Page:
By John Burton SEA BRIGHT – As the borough continues its long journey toward restoration and rebuilding after the devastation of Sandy, discussions are beginning to outline what changes should be made to the borough’s downtown business district.“What we’re envisioning is a total redevelopment of the downtown area,” Borough Councilman C. Read Murphy said.Discussions on what would or should be done to the commercial area “is really preliminary.” While there hasn’t been any formal discussion about it yet, Murphy said there have been very informal talks about what the future should look like.What is being floated mostly involves the western side of Ocean Avenue/ Highway 36 to be reserved for a stretch of local businesses.Murphy said, first and foremost, any plan would have to address revised elevation for any rebuilding that might occur.Borough officials are awaiting the Federal Emergency Management Agency (FEMA) announcement regarding new elevation requirements to try to prevent a reoccurrence of the flooding and damage caused by the late October storm and its accompanying tidal surge. That announcement is expected at any time now, Murphy said.Preliminary talks have centered around having a possible elevation that is 15 feet higher than the current standard as the benchmark for future development, the councilman said. There also has been preliminary discussions about erecting an elevated boardwalk in front of the elevated business.The plan is expected to encourage mixed-use development, combining retail and other businesses with residential units on upper floors, Murphy said.“We haven’t nailed any of this down yet,” Murphy stressed.As for any future redevelopment, “We’re looking at a myriad of different ways of doing that,” including possible public/private partnerships, he said.“We’ve had assurances from the governor (Chris Christie) and lieutenant governor (Kim Guadagno) that they’ll assist us and aid us in this process,” Murphy said.Calls this week to the governor’s office seeking comment were not returned.Northshore Menswear on Ocean Avenue was destroyed during the storm. Its owner, Brian George, has temporarily relocated to Rumson but expects to be back in the borough by March 1.He acknowledged there is a plan but that could be as far away as two years.“The main thing right now is to get the businesses opened” by the all-important summer season, George said.Many of the buildings have been so severely damaged that they have been condemned and will have to be rebuilt. Others will require substantial work to get them ready for businesses to return, George said.The possible plans he has heard about for a future downtown meet with his approval.“Absolutely,” he said, indicating it would create a picturesque, “Nantucket-ish” look with its design.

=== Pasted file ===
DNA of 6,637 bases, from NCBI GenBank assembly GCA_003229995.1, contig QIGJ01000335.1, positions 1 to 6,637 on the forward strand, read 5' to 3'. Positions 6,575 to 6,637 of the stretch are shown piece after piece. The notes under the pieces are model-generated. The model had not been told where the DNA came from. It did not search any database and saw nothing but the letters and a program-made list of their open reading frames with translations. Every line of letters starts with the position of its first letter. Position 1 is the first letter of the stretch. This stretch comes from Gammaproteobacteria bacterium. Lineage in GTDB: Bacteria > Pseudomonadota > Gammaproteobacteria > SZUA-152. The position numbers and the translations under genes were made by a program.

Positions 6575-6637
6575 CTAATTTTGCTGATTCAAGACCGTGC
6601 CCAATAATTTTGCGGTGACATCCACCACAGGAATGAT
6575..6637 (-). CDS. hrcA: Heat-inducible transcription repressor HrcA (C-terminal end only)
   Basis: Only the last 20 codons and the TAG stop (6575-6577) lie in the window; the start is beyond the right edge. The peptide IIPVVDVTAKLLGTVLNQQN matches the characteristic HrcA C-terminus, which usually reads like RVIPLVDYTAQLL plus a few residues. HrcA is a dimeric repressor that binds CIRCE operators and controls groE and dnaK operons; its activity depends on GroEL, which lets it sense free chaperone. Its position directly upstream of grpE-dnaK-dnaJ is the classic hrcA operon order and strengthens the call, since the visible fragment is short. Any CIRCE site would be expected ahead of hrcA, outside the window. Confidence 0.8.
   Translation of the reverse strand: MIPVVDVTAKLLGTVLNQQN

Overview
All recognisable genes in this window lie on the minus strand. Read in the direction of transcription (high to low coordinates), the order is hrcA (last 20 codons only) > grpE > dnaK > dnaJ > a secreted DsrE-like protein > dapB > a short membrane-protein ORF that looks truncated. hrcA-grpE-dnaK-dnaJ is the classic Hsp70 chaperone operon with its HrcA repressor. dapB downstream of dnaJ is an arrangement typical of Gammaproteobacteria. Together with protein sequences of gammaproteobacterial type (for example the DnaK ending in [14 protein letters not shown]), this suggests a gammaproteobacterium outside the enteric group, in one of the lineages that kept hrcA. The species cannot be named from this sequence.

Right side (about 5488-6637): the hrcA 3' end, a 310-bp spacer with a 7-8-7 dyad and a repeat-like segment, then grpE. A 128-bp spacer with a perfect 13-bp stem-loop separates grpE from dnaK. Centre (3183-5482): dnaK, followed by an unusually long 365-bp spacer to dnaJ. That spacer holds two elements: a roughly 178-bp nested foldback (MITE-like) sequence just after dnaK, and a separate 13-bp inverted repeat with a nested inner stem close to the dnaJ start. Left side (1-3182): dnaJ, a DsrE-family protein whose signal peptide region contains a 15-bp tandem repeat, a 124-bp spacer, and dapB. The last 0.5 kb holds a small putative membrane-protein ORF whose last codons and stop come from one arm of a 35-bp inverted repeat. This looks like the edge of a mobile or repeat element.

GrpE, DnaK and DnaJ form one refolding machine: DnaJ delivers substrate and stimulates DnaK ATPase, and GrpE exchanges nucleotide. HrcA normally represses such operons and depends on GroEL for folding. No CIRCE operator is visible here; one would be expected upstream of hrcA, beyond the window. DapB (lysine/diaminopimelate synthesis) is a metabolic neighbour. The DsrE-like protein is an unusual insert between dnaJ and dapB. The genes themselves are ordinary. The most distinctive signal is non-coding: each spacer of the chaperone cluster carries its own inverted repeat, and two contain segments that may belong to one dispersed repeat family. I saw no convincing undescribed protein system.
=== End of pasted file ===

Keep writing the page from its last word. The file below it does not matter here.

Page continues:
By Liz Sheehan |MONMOUTH BEACH – While beachgoers heading to and from the beach on a recent Sunday all looked the same – laden with chairs, towels and even surfboards – they definitely weren’t. Some had paid to use the beach and others had not.A booth sits at the foot of the ramp across the seawall in the parking lot of the bathing pavilion. Here beachgoers can choose to show a seasonal badge or buy a daily pass and head to the left. Or they can head to the right and use the public beach for free.A seasonal or daily pass includes the use of the bathing pavilion and the lifeguard-protected beach. The free beach is unprotected and has no bathroom facilities, save for one portable toilet located near the entrance ramp.There are four free public beaches in Monmouth Beach and another six in neighboring Sea Bright.After coming down the ramp to leave the free beach, Mark Perl, Oceanport, packed his beach umbrella on the back of his bicycle for his ride home. “I’ll never pay to go on the beach,” he said. His choice of a bicycle was wise as there were no parking spaces anywhere near the beach at midday that Sunday.Although Perl said he would never pay for the beach, he probably already has, through his taxes. Hector Mosely, a public information staff member for the U.S. Army Corps of Engineers, said Tuesday that, prior to Super Storm Sandy, the federal government provided around 65 percent of the funds for the rebuilding of beaches, with the state and boroughs paying the other 35 percent. After Sandy, the funds for the beach restoration were paid only by the federal government.Mosely said $75 million was spent on beach replenishment in Monmouth Beach and Sea Bright prior to the storm, with $26 million spent since the October 2012 hurricane.Sea Bright Borough Administrator Joseph Verruni said the towns are required to provide some public access beaches because of the beach renovation funds paid by the federal government.Mark Perl of Oceanport spent a day at the free public access beach right next to the paid beach at the Monmouth Beach Bathing Pavilion.Parking can be a problem for all beachgoers in Monmouth Beach. Another bicycle rider, Gay Lowden of Fair Haven, said she drives to Long Branch, leaves her car at a friend’s house there, and rides a bike to Monmouth Beach.The town sells a parking pass for $40 a season that can be used at the bathing pavilion parking lot and another parking lot a short block from the beach between Surf Road and Valentine Street, but parking is not guaranteed. Some of the streets in the town are marked as no parking, and on sunny summer weekends it is a challenge to locate a parking place.Lowden said she usually comes to the beach between 3 and 5 p.m. for a swim but admits that paying for admission to the beach is really expensive. “I am a single mother,” she said.“It’s our ocean,” Lowden said, adding that New Jersey “is the only place you have to pay to get on the beach.”Stefanie Fishbein, Shrewsbury, who was leaving the beach, said she had not been aware that a free beach was next to the one she had paid to use.That public beach has no sign indicating it is free, or that it has public access. Neither do the three other free public access beaches in the town – at Cottage Road, at Central Road, and across from the Monmouth Beach Cultural Center. Instead there are signs placed on some of the platforms on top of the seawall stating the beach is unprotected, but these can be difficult to spot.The borough places traffic cones to mark the pedestrian crossings on Ocean Avenue to three of its free beaches and has a police force member and a traffic light at the crossing that leads to the free beach at the bathing pavilion. At the cultural center there are three portable toilets in the parking lot for the free beachgoers.The public access beaches in Sea Bright are clearly marked as “Public Access” on the front of the steps that cross the seawall to the beach and are easily spotted by those driving by.But parking is also an issue for those going to the public access beaches in Sea Bright. One person who uses the public access beaches there advised that it is best to come early or late in the day to find a parking spot.Starting from the southern end of Sea Bright, the public access beaches in the town are located at 1500 Ocean Ave., across from the Sunrise/Ocean Reef Condominiums; 9 1/2 Tradewinds Lane, inside the Tradewinds complex; across from 640 Ocean Ave.; across from 568 Ocean Ave.; across from 314 Ocean Ave. and Oceanfront Restaurant/Beachwalk; and across from 224 Ocean Ave., Via Ripa.This article was first published in the July 20-27, 2017 print edition of The Two River Times.